As long as your dog is moving up each step to accept the treat on the step above, continue to lure him up until he has mastered the entire set of pet stairs. If he is at all apprehensive about moving on to the next step, keep him where he's comfortable, offering him treats until he is brave enough to take a step forward and up.
Step
5
Going down
Once your dog has mastered going up his pet stairs, he will, of course, need to master coming down them as well. Start training going down by starting on the ground level and working toward the first step.
Step
6
First step
Lure your dog up one step by using a treat. Once you have offered him a treat and verbal praise, put a treat on the ground while your dog stays on the first step.
Step
7
Second step
Once your dog has mastered coming off of the first step, repeat for the second step.
Step
8
Continue
Continue practicing with your dog, luring him up the entire flight of steps and back down. For the first several times your dog uses his new pet stairs, be sure to supervise in case of failures and falls.
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The On the Leash Method

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Step
1
Leash
Attach a leash to your dog and gently guide him up the first step.
Step
2
Down
Once your dog is on the first step, turn him around carefully and bring him back down.
Step
3
Treat
Once your dog is back on ground-level, offer him a treat and verbal praise for a job well done mastering that first step.
Step
4
Practice
Repeat the steps above a few times only using the first step. After your dog is quite comfortable going up the first step, turning around, and coming down the first step to ground-level, increase by a step.
Step
5
Continue
Practice with your dog, increasing a level each time he is comfortable with the previous level until he has mastered the entire unit. Be sure to bring him down each time he goes up as well.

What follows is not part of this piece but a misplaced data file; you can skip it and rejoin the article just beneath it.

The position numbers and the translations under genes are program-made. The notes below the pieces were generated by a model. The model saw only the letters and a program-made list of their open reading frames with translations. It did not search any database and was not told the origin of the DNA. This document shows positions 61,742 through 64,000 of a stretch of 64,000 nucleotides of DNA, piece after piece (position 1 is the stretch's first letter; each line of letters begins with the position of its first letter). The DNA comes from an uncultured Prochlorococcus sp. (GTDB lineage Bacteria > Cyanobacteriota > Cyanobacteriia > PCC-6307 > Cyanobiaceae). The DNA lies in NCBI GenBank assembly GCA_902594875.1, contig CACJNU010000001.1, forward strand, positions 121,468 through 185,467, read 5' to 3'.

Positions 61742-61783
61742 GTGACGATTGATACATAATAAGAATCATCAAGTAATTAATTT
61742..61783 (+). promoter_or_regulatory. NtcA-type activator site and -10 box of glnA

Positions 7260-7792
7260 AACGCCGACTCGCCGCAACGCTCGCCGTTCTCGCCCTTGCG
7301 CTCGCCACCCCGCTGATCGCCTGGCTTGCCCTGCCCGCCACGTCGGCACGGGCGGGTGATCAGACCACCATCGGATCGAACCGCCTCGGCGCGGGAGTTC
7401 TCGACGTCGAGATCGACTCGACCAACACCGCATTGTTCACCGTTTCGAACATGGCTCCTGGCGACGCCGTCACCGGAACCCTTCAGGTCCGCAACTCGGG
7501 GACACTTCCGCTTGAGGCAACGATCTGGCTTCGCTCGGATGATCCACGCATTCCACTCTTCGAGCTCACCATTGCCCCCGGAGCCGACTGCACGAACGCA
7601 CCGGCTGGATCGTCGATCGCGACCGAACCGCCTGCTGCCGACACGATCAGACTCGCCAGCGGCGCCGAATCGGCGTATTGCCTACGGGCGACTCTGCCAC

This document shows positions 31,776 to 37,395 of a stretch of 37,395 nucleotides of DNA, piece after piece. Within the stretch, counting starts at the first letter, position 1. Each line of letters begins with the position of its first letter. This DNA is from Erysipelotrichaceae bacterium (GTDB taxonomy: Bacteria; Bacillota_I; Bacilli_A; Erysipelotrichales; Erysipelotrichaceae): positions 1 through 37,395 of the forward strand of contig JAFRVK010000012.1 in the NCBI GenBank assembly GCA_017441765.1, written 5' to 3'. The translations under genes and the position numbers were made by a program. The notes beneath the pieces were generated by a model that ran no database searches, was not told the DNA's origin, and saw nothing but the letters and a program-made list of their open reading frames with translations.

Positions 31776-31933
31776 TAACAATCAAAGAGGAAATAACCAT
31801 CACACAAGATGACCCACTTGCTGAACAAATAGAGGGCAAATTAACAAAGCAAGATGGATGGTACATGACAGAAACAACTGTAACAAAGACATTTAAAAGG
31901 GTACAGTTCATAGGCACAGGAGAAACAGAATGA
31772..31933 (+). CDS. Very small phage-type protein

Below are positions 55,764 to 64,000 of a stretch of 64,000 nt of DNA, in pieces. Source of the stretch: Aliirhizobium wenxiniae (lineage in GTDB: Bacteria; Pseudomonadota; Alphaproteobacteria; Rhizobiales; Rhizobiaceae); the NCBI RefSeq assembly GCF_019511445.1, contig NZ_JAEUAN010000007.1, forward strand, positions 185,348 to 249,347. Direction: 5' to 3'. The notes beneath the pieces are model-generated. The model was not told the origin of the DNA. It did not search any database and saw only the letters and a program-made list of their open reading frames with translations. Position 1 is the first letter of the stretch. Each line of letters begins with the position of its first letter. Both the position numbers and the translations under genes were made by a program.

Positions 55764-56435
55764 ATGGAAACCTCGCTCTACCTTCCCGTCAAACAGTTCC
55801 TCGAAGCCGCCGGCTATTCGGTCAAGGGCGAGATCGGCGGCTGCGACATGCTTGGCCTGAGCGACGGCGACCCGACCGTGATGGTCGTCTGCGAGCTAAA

Step
6
Rewards
Always reward your dog for a job well done once he has gone up the number of steps you wish him to master and gone down those same number of steps.
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The Encourage from Top Method

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Step
1
Position yourself
Place yourself at the top of your dog’s pet stairs. This may mean on your couch or at the top of your bed depending on where you have your pet stairs located.
Step
2
Encourage
While sitting or lying up at the top of the stairs, encourage your dog to join you by patting on the top of the stairs. Be sure to use verbal commands, such as "come here" or your dog's name to get his attention.
Step
3
Treat
You can also offer your dog a treat at the top of the stairs. If he is apprehensive, you can put the treat one or two steps up and encourage him with verbal praise to come and get it.
Step
4
Call
From the top of the pet stairs, call your dog by name. Encourage him to come to you with verbal commands.
Step
5
Excitement
Sit at the top of the pet stairs and with excitement, encourage your dog to come up. If your dog does not budge, go to the bottom of the stairs with your dog and encourage him by patting each step with enthusiasm. Continue to move yourself from the top of the stairs to the bottom of the stairs, encouraging him. Feel free to entice with treats as well.
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Success Stories and Training Questions